The interaction between net pay and Universal Credits (UC) was also highlighted. The reduction in net pay could result in those who are paid less benefitting from increased UC, hopefully protecting those individuals at the lower end of the pay scale.

The panel considered how employers would manage the cost increase. Firstly, how they would support employees to understand the impact to their pay. A few panel members were intending to distribute communications ahead of the April 2022 pay day.

Secondly, the panel discussed how employers could absorb the additional employment costs. The current labour shortages in the market were thought to make it unlikely to impact employee pay. More viable options included absorbing the cost through productivity improvements or passing the cost on to the consumer.

 

Pay on demand

The ability to access earned pay before pay day, otherwise known as pay on demand (PoD), is an emerging area in payroll, and employers often engage with these facilities to improve employee engagement and retention.

Those who are in support of PoD often reference it as an alternative to pay day loans, overdrafts or credit card interest rates. The panel recognised that a saving in interest was possible, alongside protection of credit rating when engaging in riskier lending.

There were some concerns about this concept, including the risk of stepping onto the ‘advances treadmill’ and perpetuating the cycle of debt. However, the panel recognised that some solutions offered restrictions that allowed employers to reduce the availability of advances that were taken consecutively, encouraging employees to take a break between draw downs.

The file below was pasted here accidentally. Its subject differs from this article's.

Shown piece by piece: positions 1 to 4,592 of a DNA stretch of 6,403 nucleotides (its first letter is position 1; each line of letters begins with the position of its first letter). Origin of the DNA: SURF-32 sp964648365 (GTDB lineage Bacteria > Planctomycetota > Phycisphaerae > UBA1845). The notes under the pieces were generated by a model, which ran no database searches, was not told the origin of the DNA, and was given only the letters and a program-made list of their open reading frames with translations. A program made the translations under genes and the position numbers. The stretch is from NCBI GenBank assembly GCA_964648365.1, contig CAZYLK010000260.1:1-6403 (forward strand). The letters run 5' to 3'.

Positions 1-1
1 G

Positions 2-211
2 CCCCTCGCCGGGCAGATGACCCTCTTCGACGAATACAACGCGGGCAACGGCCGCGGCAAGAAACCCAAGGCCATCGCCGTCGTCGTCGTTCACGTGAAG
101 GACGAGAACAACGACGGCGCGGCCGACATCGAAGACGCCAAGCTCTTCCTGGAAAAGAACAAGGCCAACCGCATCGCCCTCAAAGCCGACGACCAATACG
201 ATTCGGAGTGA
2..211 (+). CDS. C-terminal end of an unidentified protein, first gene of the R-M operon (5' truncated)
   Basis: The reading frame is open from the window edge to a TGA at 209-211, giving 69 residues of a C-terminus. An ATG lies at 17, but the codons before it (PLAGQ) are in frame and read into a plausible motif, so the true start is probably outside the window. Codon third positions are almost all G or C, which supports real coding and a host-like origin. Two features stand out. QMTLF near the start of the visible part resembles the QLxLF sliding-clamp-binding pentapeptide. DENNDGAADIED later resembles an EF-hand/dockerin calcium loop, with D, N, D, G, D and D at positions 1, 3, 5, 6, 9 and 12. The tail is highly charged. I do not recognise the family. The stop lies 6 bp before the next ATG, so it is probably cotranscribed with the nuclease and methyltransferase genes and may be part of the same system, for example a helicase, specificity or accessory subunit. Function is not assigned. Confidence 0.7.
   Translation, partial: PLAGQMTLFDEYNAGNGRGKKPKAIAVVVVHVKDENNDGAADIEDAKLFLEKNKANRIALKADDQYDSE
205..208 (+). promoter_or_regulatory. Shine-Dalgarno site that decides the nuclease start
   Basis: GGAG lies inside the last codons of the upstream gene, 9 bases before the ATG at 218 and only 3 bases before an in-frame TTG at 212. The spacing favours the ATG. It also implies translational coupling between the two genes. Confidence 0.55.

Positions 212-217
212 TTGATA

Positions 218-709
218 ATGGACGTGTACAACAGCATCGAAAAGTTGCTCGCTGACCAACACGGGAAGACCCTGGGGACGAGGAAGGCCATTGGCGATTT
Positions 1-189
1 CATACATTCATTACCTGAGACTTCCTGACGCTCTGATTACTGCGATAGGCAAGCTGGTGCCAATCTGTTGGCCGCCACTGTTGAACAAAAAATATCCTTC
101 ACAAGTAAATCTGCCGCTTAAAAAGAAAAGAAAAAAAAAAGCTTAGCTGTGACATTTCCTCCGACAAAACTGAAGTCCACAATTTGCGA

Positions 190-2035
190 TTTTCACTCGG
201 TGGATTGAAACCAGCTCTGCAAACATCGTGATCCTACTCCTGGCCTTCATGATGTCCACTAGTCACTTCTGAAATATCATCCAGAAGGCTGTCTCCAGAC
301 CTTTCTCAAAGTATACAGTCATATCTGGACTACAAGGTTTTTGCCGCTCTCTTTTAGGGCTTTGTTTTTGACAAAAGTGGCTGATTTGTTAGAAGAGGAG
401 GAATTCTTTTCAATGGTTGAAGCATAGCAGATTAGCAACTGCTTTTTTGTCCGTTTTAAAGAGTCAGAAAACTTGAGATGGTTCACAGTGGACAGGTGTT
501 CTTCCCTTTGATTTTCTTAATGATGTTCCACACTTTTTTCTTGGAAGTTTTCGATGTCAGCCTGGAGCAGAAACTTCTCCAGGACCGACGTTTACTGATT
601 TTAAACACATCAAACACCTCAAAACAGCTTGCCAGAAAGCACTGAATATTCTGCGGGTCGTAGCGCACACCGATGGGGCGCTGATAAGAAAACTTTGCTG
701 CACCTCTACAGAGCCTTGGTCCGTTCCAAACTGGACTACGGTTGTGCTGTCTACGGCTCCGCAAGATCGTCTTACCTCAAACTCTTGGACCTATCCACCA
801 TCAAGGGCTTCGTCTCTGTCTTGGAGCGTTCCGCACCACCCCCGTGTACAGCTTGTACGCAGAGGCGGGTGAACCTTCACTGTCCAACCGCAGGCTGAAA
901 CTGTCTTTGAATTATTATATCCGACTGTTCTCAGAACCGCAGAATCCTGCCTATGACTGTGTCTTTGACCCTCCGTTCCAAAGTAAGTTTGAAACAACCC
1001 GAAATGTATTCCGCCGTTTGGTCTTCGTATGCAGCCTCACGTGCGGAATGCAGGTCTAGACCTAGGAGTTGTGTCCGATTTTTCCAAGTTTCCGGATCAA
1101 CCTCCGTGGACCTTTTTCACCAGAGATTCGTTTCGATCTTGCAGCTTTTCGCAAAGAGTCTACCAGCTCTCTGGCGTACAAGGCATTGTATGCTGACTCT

It was also highlighted that the Financial Conduct Authority (FCA) recently conducted a review that resulted in ‘buy now pay later’ schemes becoming subject to regulation. The FCA has not taken the same measures with PoD but did state that a code of practice should be created. Looking to the future, some panel members considered whether an employee right to request a payment date could be a possible step forward in the profession.

 

Single enforcement body

The introduction of a new single enforcement body (SEB) was announced in June 2021, and amongst other things, will be responsible for enforcing national minimum wage, statutory sick pay and holiday pay. The details and timeline are yet to be confirmed but the panel were keen to understand how this project would progress.

There was agreement that resource would be key to any success of the SEB, given the breadth of topics it covered, and there was some hesitancy on whether it could meet the grand expectations that had been set. The panel will continue to debate this topic as more details are shared.

 

How can members get involved in the technical panel?

The CIPP is keen to hear questions and topics that members would like to see debated and discussed by the technical panel. If you have anything you would like to ask, please email the policy team, at [email protected] to get your issues on the agenda. 


 

Featured in the November 2021 issue of Professional in Payroll, Pensions and Reward. Correct at time of publication.